Mark A Ivener, A Law Corporation

CNMI Update: Advance Parole, Biometrics/Interviews, Transitional Workers, P.O. Box Recommendation

U.S. Citizenship and Immigration Services (USCIS) reminds non-citizens living in the Commonwealth of the Northern Mariana Islands (CNMI) to apply for advance parole before traveling abroad if they do not otherwise have U.S. lawful permanent resident status or an “appropriate” U.S. visa (not a visa for “B” visitor admission or under the Visa Waiver Program only). Advance parole allows people lawfully living and working in the CNMI to continue to do so when they return from foreign travel. It will also allow processing of a pending application for adjustment of status to that of lawful permanent resident to continue.

USCIS also notes that those living and/or working or studying in the CNMI under CNMI permits should request parole before seeking to travel to Guam and other parts of the U.S. People who entered before November 28, 2009, are present without admission or parole. Although they are entitled to lawfully remain and work in the CNMI to the extent they were authorized to do so under former CNMI law as of November 28, 2009, for up to two years after that date, they will need a grant of parole to continue to live, work, and/or study in the CNMI during this period after travel to another U.S. destination.

USCIS advises applicants for immigration benefits in the CNMI who live in Rota or Tinian that appointments for biometrics and interviews have been combined into one. USCIS did this to minimize the expense people face in traveling to Saipan twice for separate biometrics appointment and interview. If an applicant in Rota or Tinian who is awaiting an interview receives a notice of a biometrics appointment, he or she can ignore that notice and have the fingerprints and photograph taken the day of the interview.

Meanwhile, in response to a preliminary injunction by the U.S. District Court for the District of Columbia, USCIS is not accepting any petitions for a Commonwealth of the Northern Mariana Islands (CNMI) transitional worker (CW-1) until further notice. The agency said that the injunction does not affect any aspect of the application of federal immigration laws to the CNMI other than the transitional worker nonimmigrant category. USCIS said it has decided to provide an additional opportunity for the public to comment on its proposed transitional worker classification provisions as set forth in an interim rule (PDF). USCIS reopened the public comment period for an additional 30 days, extended the original comment period until January 8, 2010, and said it will consider comments received throughout the entirety of the public comment period in development of its final transitional worker classification rule.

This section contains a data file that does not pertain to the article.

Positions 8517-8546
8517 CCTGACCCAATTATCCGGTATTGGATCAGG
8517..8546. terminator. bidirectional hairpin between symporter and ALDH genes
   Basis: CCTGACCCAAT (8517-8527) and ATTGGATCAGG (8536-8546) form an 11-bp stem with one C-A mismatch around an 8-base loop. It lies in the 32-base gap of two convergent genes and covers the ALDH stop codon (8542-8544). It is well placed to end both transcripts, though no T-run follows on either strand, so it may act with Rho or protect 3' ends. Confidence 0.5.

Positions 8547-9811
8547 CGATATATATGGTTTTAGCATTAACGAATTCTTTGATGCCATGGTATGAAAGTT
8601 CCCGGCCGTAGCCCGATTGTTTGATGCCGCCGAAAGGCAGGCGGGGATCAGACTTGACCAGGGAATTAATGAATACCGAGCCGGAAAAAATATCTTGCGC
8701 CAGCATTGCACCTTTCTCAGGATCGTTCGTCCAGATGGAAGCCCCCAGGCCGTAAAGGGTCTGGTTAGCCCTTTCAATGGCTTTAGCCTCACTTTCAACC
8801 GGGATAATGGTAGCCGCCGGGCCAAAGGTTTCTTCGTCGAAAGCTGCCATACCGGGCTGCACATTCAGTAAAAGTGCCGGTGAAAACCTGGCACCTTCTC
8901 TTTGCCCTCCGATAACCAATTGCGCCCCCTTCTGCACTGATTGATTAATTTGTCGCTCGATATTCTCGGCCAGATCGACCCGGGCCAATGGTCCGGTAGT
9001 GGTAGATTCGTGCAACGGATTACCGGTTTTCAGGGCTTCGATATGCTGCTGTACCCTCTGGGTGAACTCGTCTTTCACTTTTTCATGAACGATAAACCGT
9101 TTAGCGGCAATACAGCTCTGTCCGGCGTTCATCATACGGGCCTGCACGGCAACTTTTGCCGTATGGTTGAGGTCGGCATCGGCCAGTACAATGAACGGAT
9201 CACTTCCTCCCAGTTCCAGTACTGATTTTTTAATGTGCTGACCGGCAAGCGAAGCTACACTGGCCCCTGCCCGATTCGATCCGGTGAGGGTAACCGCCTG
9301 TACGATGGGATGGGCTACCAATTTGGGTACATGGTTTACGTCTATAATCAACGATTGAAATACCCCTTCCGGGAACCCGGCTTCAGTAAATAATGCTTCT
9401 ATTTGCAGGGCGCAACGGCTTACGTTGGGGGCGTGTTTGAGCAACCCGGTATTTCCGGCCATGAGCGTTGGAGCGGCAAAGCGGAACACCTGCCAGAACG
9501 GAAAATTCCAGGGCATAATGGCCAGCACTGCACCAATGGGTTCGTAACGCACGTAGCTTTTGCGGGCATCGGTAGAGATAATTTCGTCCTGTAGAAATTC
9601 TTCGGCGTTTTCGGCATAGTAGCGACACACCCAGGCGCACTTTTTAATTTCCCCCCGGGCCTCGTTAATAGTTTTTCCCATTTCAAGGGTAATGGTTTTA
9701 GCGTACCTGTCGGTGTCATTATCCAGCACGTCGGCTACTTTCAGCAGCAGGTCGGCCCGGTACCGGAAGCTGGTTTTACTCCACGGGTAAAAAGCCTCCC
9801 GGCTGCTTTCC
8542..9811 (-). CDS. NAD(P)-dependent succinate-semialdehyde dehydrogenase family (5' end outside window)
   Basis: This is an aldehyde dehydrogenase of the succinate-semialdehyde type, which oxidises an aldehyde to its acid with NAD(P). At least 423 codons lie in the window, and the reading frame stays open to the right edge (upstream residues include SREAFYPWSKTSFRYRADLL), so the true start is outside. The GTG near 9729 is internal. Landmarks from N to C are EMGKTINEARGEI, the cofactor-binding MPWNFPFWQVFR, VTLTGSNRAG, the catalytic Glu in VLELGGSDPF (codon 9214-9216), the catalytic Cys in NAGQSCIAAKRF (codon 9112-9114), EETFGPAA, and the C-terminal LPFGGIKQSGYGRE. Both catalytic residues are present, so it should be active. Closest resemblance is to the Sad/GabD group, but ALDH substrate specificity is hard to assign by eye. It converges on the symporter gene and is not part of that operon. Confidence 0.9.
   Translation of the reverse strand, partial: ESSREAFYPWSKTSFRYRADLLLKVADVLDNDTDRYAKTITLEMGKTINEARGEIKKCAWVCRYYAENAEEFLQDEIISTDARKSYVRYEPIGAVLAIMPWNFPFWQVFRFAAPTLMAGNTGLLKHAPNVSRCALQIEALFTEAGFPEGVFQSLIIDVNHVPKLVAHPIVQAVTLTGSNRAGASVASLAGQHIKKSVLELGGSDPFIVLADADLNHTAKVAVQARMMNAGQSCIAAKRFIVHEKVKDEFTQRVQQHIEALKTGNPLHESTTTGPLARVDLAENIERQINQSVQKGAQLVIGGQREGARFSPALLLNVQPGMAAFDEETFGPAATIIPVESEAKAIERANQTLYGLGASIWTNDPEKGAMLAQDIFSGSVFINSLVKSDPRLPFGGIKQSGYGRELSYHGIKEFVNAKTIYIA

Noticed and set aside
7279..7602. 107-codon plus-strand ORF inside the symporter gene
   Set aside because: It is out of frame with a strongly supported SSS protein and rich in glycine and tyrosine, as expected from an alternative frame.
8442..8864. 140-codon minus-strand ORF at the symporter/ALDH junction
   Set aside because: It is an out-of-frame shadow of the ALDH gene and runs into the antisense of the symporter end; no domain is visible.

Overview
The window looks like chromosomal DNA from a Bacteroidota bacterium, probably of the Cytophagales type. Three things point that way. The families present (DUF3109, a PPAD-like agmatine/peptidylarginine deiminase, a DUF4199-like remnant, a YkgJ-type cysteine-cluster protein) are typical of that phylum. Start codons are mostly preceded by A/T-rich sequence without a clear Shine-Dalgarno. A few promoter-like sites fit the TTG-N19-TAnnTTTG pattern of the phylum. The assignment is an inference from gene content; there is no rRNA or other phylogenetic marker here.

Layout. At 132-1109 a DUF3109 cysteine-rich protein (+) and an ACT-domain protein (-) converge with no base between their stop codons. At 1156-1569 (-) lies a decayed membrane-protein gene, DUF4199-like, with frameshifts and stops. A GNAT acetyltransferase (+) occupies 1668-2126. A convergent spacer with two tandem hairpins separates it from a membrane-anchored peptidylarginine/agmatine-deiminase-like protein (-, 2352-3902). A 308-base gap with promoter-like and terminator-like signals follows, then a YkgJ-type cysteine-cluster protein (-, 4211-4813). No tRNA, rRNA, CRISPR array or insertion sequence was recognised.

USCIS also announced that it will grant parole status to eligible foreign nationals from certain groups in the CNMI affected by the transition. The groups include CNMI permanent residents, their immediate relatives, and the immediate relatives of citizens of the Compacts of Freely Associated States (the Republic of Palau, the Federated States of Micronesia, and the Republic of the Marshall Islands).

USCIS also advised anyone living in the CNMI who submits an immigration application to list their P.O. Box where the form asks for a street or physical address. If an applicant has already filed an application using a street name, USCIS advises completing a change of address. The agency noted that applications that do not use post office boxes are being returned to the USCIS office.

A technical correction to the CNMI interim rule (adding the edition date and OMB Control Number for the new Form I–9 CNMI, “CNMI Employment Eligibility Verification”) is available as PDF.

Information about the issuance of prevailing wage determinations for use in the CNMI is available as PDF.

For more information about immigration benefits or to check the status of an application, USCIS suggests visiting; calling USCIS Customer Service at 1-800-375-5283; or making an appointment via the Web site to visit the USCIS office at TSL Plaza in Saipan.

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About the Author

Mark A. Ivener, A Law Corporation, a nationally recognized law firm, has successfully assisted hundreds of clients in immigration matters.